• If you want to meet a friend of a friend on a plane, in a museum or at a bar: Banjo, an app for iPhone, uses location technology to facilitate spontaneous meetups while you’re on the go. Its creator, Damien Patton, came up with the idea after learning that while in an airport he missed connecting with a friend he hadn’t seen in years. Both of them had posted their locations on social networks — but not the same ones. Banjo is designed to ensure that sort of thing doesn’t happen; it combines all your social networks into a single stream of real-time updates.
Bottom line: Streamlining social media is always helpful, but to use this app you must have a Twitter, Facebook, Foursquare or Instagram account and allow the app to have access to it.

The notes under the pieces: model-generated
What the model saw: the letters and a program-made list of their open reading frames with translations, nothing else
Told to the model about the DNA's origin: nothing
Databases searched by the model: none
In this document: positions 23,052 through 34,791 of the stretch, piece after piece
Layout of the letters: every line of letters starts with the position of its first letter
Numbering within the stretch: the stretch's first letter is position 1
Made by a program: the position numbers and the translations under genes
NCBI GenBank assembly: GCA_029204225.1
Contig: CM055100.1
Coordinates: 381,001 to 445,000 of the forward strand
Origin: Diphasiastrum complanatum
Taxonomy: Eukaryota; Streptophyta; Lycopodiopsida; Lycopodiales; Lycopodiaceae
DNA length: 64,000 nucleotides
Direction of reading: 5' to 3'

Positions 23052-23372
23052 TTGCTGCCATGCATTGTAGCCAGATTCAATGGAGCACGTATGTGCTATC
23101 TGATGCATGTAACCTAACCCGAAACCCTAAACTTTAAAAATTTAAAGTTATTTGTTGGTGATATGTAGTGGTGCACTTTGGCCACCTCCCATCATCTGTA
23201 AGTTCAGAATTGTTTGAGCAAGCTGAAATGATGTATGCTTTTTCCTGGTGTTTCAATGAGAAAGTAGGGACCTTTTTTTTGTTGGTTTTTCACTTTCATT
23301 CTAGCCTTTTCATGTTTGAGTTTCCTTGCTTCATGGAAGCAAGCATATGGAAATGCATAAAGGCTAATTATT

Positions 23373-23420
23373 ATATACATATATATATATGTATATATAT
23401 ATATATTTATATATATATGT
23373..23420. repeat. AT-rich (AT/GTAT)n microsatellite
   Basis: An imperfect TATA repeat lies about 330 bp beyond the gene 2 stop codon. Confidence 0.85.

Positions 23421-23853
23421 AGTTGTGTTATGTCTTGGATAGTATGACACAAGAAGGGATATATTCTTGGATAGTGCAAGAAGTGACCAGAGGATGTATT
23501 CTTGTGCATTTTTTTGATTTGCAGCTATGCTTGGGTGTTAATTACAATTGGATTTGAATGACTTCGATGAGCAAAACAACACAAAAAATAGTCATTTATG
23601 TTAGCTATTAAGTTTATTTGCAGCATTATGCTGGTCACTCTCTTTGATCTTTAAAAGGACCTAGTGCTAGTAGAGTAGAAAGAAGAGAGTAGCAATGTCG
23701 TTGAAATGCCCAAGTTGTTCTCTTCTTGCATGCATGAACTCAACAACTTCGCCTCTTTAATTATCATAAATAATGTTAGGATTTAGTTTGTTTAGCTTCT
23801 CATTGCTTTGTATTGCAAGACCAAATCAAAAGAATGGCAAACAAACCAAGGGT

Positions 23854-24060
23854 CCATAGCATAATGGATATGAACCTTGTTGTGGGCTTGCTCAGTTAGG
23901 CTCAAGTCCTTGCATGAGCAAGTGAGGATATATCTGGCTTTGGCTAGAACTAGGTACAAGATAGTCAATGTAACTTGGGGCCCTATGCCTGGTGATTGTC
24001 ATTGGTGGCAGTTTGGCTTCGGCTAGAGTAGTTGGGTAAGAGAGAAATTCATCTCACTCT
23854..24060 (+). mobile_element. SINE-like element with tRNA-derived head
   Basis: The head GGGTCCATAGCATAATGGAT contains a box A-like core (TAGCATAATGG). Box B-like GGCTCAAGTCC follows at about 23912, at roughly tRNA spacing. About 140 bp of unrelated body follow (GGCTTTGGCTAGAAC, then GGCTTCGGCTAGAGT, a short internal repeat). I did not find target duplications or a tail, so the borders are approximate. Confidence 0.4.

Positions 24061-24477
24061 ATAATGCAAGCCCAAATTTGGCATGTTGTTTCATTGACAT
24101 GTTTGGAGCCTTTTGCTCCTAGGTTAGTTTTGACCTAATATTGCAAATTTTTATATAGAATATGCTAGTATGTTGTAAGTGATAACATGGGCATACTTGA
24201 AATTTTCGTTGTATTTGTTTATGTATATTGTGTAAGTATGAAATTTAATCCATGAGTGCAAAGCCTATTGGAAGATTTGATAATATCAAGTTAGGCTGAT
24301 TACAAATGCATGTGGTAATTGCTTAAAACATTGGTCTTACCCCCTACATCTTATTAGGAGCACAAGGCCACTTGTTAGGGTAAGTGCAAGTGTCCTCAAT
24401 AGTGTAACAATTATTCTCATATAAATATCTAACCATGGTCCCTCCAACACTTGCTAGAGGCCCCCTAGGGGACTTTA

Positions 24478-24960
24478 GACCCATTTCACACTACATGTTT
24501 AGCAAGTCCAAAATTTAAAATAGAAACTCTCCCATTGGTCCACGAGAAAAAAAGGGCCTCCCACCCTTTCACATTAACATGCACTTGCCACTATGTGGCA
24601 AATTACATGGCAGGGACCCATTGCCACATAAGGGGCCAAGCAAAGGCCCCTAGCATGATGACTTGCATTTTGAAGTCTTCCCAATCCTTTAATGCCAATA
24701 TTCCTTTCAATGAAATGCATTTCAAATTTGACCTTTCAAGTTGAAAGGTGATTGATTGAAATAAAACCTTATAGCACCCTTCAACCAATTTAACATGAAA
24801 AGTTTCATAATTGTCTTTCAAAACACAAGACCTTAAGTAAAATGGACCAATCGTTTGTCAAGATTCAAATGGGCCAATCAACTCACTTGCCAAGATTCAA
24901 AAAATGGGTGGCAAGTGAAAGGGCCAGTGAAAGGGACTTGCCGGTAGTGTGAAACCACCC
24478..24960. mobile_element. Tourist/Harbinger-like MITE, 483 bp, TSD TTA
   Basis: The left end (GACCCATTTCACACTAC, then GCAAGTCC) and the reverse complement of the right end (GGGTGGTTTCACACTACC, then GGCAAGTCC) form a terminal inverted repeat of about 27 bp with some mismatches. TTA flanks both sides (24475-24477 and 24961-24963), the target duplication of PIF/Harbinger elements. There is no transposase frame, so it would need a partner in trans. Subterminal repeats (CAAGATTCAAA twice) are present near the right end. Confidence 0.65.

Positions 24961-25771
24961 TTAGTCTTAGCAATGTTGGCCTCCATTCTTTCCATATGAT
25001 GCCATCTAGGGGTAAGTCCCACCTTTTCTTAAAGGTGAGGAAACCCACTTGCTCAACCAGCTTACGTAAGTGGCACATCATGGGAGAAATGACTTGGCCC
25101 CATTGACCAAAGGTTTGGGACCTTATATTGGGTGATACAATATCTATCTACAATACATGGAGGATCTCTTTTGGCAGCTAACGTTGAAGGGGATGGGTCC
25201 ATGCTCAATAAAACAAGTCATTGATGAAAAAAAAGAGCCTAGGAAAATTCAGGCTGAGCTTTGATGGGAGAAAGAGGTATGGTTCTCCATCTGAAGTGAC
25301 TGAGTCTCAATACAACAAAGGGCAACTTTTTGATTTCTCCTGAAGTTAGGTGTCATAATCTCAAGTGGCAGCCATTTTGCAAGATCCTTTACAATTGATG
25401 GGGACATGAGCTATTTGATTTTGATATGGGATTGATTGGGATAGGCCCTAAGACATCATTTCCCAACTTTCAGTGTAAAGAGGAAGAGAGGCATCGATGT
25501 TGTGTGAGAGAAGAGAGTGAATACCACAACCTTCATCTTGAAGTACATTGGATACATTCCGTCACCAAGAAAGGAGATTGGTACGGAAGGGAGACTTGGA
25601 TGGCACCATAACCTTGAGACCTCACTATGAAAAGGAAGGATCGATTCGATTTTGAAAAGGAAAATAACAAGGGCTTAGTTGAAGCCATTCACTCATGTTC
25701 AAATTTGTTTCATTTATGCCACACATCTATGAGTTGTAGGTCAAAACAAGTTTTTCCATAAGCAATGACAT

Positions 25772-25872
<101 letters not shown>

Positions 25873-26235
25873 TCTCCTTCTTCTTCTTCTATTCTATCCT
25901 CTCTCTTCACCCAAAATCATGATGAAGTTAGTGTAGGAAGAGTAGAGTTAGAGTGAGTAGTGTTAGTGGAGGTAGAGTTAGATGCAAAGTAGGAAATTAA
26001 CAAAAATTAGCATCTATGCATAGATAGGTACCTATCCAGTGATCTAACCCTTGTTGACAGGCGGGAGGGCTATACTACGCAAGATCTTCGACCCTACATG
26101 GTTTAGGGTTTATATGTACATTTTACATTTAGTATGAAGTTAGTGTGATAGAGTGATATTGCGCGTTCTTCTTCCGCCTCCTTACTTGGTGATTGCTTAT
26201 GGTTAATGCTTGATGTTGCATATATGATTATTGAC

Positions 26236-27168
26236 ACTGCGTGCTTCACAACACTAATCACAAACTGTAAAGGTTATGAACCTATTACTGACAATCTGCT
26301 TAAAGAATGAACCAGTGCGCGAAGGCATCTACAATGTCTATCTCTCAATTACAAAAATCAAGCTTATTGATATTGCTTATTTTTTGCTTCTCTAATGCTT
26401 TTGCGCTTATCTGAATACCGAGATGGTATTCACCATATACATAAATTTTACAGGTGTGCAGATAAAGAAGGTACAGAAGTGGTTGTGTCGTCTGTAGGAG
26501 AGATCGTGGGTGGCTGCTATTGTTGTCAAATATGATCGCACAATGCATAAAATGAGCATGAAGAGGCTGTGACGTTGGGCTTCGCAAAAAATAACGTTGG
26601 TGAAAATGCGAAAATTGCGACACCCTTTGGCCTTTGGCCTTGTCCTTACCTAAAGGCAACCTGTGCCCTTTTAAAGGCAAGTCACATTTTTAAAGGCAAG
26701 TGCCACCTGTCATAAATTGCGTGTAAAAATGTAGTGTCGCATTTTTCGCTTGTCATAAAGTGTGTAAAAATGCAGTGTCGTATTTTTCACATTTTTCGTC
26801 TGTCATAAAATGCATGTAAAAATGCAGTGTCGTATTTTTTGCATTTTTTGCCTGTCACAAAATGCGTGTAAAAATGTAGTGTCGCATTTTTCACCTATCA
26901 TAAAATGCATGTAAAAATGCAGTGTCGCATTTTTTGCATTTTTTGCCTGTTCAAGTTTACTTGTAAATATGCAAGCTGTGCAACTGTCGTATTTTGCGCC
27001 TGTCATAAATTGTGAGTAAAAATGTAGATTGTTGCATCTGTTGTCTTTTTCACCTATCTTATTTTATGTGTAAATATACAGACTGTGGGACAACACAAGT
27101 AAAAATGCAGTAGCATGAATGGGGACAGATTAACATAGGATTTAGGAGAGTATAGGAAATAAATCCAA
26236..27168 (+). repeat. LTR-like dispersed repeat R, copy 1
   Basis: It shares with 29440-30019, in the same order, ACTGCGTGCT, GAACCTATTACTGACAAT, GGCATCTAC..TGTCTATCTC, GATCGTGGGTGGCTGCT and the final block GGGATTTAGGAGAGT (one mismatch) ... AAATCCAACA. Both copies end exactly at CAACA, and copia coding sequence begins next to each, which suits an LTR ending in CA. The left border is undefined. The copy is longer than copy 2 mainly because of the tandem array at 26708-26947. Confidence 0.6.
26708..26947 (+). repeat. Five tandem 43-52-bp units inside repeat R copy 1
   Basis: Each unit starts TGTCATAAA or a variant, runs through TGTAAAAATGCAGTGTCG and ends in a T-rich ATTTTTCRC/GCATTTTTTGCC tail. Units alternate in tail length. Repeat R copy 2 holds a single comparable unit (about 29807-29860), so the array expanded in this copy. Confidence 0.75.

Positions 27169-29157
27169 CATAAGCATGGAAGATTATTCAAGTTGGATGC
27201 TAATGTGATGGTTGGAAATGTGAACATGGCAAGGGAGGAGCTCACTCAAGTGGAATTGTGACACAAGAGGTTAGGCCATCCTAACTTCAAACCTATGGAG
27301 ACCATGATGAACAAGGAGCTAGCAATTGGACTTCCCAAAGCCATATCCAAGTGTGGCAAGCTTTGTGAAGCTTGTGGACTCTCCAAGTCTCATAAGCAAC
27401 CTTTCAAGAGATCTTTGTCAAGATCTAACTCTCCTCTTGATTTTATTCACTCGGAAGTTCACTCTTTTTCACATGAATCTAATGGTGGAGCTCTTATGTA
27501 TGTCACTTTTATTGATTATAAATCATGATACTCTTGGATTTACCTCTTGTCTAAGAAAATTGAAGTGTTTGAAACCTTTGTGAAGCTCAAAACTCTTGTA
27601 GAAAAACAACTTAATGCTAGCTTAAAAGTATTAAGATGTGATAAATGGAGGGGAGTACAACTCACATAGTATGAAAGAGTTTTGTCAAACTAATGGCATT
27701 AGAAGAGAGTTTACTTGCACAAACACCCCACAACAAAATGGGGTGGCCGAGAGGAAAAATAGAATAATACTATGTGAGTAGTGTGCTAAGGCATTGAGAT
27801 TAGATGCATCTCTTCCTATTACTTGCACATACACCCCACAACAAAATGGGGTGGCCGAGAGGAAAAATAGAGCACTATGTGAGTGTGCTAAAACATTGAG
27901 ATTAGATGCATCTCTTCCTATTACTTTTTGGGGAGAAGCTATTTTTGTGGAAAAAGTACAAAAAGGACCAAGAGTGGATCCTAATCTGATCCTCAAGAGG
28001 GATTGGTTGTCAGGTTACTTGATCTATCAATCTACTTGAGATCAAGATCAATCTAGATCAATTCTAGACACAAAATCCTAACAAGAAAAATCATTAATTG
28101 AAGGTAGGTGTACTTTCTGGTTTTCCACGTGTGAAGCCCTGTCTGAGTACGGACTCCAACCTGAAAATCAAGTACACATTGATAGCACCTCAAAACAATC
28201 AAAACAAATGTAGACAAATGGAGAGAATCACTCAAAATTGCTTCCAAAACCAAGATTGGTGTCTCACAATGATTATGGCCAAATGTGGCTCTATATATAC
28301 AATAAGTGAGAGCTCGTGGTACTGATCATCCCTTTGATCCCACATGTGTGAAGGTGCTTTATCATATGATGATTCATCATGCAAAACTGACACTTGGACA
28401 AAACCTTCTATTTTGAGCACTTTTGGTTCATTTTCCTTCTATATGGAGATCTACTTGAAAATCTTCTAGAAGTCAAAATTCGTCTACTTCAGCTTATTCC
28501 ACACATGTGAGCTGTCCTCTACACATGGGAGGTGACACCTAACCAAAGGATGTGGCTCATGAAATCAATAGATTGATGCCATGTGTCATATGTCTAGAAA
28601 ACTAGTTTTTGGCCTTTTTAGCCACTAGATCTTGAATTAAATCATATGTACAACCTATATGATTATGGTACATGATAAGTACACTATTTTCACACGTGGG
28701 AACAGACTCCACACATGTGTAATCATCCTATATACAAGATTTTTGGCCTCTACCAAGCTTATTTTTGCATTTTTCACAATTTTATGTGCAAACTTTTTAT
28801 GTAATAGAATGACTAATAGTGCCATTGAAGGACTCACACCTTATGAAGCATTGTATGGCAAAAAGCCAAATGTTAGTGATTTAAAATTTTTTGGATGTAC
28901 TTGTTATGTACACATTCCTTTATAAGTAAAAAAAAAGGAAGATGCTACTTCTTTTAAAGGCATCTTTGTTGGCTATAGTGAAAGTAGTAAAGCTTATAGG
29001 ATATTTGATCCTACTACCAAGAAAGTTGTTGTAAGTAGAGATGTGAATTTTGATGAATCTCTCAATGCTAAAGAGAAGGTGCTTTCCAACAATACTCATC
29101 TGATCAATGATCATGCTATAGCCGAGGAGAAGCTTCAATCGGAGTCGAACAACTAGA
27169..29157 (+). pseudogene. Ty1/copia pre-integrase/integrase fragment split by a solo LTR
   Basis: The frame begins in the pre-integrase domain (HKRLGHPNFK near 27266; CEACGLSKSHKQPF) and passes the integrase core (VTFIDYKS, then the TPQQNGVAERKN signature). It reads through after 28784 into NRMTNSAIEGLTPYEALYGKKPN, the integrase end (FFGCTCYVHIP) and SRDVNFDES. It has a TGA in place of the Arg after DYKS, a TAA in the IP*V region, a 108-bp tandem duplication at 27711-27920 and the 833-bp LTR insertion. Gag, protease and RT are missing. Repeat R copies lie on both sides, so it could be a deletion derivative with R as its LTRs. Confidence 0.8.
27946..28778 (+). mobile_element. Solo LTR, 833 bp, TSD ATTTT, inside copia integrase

Another location-sharing technology app, Highlight, is for iPhones and Androids (it requires a Facebook account to log in). The app notifies you if your friends are nearby. Additionally, if people in your vicinity also have the app, their profile appears on your phone, along with their name, photos and any mutual friends.
Bottom line: This futuristic social tool is a hit with technology wonks and social butterflies. If you would rather retain your anonymity when at the mall or the park, take a pass.
Planely.com matches you with fellow airline passengers, allowing you to connect with them on the Web before you connect in the air. How to begin? Log on to Planely and enter when and where you’re going. The site then uses its members’ Facebook and LinkedIn accounts to not only show you other travelers you might know on your flight, but also things you might have in common so that you can chat with a wine enthusiast, share a cab with someone staying at your hotel or discuss the conference you’re both attending at the crack of dawn.
Bottom line: Planely is made for those who like to network or schmooze at 30,000 feet. If you would rather be taking a nap, it’s plainly not for you.